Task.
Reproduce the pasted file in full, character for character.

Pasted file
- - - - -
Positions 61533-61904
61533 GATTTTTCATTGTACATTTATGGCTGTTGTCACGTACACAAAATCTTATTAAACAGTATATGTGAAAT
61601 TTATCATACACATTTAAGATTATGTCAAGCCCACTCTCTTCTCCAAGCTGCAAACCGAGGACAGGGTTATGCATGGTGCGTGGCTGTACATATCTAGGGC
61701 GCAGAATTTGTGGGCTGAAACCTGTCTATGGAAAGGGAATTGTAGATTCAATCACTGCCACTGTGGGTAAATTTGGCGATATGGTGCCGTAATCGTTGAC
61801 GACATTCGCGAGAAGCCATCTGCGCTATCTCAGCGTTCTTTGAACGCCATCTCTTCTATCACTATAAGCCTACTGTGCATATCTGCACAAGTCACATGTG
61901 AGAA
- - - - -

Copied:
Positions 61533-61904
61533 GATTTTTCATTGTACATTTATGGCTGTTGTCACGTACACAAAATCTTATTAAACAGTATATGTGAAAT
61601 TTATCATACACATTTAAGATTATGTCAAGCCCACTCTCTTCTCCAAGCTGCAAACCGAGGACAGGGTTATGCATGGTGCGTGGCTGTACATATCTAGGGC
61701 GCAGAATTTGTGGGCTGAAACCTGTCTATGGAAAGGGAATTGTAGATTCAATCACTGCCACTGTGGGTAAATTTGGCGATATGGTGCCGTAATCGTTGAC
61801 GACATTCGCGAGAAGCCATCTGCGCTATCTCAGCGTTCTTTGAACGCCATCTCTTCTATCACTATAAGCCTACTGTGCATATCTGCACAAGTCACATGTG
61901 AGAA